Drivers are not only expected to follow road safety rules, but they are also expected to do the responsible thing when they get involved in an accident. That is, if they accidentally hit another car or a pedestrian, they have the duty to extend help or call for help.
Unfortunately, some people can’t handle this situation well. For instance, a driver with a tendency to panic would likely flee the scene of the accident, leaving the victim behind. In this case, the driver is likely to be charged with a hit-and-run offense.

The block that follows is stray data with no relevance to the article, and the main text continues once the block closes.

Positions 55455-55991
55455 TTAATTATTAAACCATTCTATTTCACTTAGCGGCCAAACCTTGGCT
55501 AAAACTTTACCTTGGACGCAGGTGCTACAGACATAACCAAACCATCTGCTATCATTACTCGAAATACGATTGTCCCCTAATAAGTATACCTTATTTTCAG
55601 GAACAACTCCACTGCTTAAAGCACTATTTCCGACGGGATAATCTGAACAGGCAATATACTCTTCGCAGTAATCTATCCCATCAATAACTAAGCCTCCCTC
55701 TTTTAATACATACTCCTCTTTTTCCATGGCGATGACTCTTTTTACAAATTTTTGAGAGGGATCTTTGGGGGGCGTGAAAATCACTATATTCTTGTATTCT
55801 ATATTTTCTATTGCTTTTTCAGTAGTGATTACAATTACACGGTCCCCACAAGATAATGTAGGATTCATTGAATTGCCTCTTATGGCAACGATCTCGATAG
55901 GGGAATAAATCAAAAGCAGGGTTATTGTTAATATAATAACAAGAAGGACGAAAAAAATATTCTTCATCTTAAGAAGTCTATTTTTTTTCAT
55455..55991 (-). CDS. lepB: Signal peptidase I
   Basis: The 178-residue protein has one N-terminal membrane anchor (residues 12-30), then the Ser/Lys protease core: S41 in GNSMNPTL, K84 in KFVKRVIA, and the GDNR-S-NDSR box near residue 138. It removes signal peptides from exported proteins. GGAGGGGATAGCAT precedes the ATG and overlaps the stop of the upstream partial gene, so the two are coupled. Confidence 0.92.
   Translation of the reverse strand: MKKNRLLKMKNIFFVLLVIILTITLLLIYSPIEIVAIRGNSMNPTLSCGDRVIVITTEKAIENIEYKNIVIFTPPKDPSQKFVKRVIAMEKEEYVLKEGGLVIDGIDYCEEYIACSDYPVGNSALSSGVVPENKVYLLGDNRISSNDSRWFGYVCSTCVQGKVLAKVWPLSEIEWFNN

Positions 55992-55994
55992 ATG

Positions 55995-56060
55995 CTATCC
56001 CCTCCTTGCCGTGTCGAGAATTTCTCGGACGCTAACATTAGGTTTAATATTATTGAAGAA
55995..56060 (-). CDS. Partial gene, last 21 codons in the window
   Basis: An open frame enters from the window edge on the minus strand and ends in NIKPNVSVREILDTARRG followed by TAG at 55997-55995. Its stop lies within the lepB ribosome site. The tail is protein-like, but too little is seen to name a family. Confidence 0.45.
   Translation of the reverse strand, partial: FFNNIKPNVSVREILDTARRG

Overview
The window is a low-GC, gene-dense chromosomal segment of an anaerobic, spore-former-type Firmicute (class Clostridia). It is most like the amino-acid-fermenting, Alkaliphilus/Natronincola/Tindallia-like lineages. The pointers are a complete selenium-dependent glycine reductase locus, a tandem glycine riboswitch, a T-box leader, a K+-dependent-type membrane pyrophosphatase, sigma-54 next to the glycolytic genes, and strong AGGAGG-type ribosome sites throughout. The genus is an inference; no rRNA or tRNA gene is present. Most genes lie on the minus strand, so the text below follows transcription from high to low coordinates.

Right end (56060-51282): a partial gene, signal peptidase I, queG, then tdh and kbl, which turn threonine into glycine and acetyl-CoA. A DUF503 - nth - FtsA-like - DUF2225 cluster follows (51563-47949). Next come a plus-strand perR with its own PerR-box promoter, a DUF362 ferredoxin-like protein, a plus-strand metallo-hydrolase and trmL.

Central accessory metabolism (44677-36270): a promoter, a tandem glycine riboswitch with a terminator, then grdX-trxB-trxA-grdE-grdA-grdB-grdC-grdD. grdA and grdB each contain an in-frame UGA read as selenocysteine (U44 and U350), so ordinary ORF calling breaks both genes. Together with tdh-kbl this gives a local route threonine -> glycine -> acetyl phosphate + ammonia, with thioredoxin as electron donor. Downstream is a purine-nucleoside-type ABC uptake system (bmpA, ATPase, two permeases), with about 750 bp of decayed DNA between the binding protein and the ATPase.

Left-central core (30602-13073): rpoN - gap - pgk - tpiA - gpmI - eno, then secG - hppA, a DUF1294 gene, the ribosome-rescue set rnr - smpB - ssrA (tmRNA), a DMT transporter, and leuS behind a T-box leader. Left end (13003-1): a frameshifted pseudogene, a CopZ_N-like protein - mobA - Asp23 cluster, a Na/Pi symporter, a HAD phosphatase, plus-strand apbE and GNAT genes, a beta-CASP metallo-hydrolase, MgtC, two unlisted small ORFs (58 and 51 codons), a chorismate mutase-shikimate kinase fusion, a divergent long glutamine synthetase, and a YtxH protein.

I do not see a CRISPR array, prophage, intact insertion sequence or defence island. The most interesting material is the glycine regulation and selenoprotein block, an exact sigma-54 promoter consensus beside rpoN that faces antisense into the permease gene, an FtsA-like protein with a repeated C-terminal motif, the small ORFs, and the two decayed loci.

In North Carolina, those convicted of a hit-and-run face penalties based on the gravity of the accident. Those who leave behind a victim with only minor physical injuries are liable to face a Class A1 misdemeanor charge. Once convicted, they could spend a maximum of 150 days in prison. Those who leave behind a victim with severe injuries, meanwhile, are likely to face a Class H felony charge. When convicted, they could face a maximum of 25 months in jail. The courts of North Carolina treat hit-and-run cases involving injury to a person very seriously.
Suspects have the option to turn themselves in. Those who do have a chance of having their charges reduced if they are armed with a good defense strategy courtesy of an experienced attorney. One strategy would be to plead they had no knowledge the accident resulted in an injury.